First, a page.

What do you do when you lose someone, when tragedy and misfortune befall your family? Pat answers will not serve a suffering heart, but there are helpful patterns for response after one’s private world collapses.
When Nectarius, the future bishop of Constantinople, and his wife lost their son, their friend St. Basil wrote to consol them. He penned individual letters to father and mother both, tuned to their particular pain. These tender notes remain touching and edifying almost sixteen and a half centuries later and provide us three related approaches to dealing with grief.
1. Acknowledge the part of the evil one
The devil desires ruin whenever he encounters something good, true, and beautiful. And when he acts, we should say so. After discussing the felicities of Nectarius’ home and those surrounding the life of his precious son, Basil writes to the father, “suddenly, through the malice of the devil, all that happiness of home and that gladness of heart has been swept away….”
The devil comes to steal, to kill, and to destroy. Basil names it when he sees it and validates the raw emotion of the robbery that has taken place. “Oh, plague of an evil demon,” he writes in the letter to mother (whose name sadly seems unknown today), “how great a calamity it has had the power to wreak!”
Sometimes we can focus so much on the sovereignty of God that we can imagine him pulling the strings in these horrible situations. We do better to remember that we have an enemy. When evil befalls, acknowledge the source of evil, pin the guilt, point the finger, and let the devil take all the blame he deserves.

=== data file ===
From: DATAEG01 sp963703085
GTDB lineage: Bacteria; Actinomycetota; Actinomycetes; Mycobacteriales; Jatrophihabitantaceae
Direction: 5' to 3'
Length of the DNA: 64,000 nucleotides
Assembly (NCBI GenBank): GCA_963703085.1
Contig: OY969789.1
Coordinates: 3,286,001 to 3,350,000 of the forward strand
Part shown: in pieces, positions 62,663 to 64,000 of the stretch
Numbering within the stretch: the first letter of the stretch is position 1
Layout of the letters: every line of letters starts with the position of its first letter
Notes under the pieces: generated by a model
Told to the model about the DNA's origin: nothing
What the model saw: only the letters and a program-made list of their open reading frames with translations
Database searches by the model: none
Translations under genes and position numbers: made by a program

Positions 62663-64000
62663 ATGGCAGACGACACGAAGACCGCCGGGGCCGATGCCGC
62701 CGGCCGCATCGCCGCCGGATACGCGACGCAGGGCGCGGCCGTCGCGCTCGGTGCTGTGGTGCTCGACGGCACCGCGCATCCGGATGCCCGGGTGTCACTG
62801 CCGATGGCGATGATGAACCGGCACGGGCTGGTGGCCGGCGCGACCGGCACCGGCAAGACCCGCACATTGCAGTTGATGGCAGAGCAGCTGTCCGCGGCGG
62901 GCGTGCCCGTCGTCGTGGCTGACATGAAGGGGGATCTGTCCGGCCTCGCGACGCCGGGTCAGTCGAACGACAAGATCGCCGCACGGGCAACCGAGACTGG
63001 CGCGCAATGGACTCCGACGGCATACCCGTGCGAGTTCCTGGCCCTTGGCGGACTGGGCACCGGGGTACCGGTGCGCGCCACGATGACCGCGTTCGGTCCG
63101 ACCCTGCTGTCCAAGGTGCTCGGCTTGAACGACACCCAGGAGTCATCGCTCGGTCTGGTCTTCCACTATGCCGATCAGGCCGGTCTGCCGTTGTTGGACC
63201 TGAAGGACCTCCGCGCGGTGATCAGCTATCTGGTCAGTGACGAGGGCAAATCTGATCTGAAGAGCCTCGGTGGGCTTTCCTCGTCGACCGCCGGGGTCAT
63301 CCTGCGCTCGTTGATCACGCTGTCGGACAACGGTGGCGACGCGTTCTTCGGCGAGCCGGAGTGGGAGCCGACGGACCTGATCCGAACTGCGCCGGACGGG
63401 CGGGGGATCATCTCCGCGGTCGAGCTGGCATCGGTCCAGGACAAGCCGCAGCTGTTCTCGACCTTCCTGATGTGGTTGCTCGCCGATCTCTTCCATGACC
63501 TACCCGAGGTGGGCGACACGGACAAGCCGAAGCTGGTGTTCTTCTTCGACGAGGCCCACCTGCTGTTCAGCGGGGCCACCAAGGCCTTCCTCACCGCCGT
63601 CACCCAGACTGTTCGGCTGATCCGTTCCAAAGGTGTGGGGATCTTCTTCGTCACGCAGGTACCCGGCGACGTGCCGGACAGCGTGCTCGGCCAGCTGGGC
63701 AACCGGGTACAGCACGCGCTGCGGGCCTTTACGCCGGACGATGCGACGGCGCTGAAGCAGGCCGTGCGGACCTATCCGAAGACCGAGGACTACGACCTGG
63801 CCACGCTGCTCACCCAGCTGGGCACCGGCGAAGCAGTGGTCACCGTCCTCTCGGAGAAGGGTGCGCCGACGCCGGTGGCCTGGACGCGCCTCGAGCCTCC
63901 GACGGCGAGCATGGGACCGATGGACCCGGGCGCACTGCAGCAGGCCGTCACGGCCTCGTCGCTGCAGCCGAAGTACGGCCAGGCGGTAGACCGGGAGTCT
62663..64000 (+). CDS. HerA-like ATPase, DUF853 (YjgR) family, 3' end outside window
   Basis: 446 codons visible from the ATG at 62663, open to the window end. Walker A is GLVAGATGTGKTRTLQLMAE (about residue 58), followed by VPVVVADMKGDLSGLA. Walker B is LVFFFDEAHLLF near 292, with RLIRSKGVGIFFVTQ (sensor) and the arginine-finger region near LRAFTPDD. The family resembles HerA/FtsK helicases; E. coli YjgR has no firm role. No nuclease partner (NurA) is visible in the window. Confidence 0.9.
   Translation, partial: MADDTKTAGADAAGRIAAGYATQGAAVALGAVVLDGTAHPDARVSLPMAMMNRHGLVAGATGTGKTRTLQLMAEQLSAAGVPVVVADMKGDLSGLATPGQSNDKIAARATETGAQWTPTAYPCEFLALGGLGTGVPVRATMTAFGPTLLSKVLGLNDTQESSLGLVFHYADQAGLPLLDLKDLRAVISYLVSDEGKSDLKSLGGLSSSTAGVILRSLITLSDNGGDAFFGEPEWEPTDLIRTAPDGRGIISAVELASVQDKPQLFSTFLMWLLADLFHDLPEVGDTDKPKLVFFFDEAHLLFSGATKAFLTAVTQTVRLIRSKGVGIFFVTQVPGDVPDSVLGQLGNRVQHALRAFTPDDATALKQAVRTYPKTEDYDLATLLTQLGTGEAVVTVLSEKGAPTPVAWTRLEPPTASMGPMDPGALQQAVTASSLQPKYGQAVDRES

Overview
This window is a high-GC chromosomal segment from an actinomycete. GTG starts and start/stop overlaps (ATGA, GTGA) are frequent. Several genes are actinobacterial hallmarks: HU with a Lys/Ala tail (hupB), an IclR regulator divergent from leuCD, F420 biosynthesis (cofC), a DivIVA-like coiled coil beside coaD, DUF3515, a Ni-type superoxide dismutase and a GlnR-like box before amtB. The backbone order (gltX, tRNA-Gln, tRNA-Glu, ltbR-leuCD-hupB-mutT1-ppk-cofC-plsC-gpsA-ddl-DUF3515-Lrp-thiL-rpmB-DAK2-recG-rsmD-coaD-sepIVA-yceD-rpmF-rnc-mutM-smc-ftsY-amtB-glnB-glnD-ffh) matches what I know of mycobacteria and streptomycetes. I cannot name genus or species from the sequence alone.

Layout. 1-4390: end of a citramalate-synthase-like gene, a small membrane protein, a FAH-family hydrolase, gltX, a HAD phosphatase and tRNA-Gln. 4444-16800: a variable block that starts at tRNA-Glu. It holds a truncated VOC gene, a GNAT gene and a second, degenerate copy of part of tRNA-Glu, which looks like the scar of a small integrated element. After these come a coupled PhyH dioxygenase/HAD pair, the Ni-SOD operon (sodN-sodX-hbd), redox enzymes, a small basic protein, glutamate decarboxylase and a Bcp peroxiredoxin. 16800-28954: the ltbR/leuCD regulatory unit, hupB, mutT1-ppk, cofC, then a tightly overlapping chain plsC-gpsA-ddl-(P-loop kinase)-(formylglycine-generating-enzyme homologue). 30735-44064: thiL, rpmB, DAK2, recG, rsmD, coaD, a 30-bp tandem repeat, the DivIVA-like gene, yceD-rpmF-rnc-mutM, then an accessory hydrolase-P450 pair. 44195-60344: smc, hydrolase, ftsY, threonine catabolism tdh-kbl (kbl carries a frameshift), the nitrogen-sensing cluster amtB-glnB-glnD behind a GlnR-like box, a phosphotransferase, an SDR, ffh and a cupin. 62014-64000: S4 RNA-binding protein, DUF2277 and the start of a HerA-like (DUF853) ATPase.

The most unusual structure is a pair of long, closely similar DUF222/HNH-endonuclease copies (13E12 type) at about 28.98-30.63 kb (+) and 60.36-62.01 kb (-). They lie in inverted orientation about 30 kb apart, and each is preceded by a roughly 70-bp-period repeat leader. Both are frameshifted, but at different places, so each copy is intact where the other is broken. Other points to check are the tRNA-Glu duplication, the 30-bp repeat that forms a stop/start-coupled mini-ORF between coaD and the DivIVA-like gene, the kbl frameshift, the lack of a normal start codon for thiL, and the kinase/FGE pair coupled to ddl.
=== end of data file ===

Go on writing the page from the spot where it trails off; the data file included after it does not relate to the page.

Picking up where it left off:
2. Acknowledge the part of God
Providence is a mystery, and what our enemies mean for evil God means for good. Through the mystery of providence God is somehow involved in our pain and suffering, not as the puppet master but as the loving father who works all things for good. Basil writes the father:
I exhort you, as a noble contestant, to stand firm against the blow, however great, and not to fall under the weight of your grief, nor yet to lose your courage, having assurance that even if the reasons for God’s ordinances elude us, yet surely that which is ordained by Him who is wise and who loves us must be accepted even if it be painful….
No mere spectator, God is not removed from our pain. We should never forget that he participates in it as well. This is the mystery of Christ as the suffering servant. He identifies with our pain and sorrow. He assumes them at the incarnation, carries them to the cross at the crucifixion, and redeems them through the power of the resurrection.
3. Comfort others
Finally, in the letter to mother, and only in hers, Basil adds this note: “[A]bove all I have this to urge—that you spare your partner in life; be a consolation one to the other; do not make the misfortune harder for him to bear by spending yourself upon your grief.”
It is interesting that he writes this to the wife and mother. Perhaps he worried that she would succumb to grief and despair. By encouraging her to focus on her husband, Basil sees to her need (by having her focus outside her own pain) and also Nectarius’ need (which he might not express for himself). Dealing with their grief requires that the couple pour their life and love into each other.
And that they pray. “I am by no means of the opinion that words suffice to give comfort,” says Basil, “there is need of prayer also to meet this affliction.” This might seem as if it should fall under the second point above, but Basil is encouraging mutual prayer, that the couple should together throw themselves and their pain upon God, the loving savior who bore all of our afflictions. We are most like Christ when we co-suffer with others, bearing our burdens together.
There is no way to avoid grief this side of Eden. The world is fallen, and we have an enemy who seeks our destruction. We can only go through it with the help of our loving God and co-suffering savior, who knows our pain better than we do ourselves and offers us consolation for our sorrows.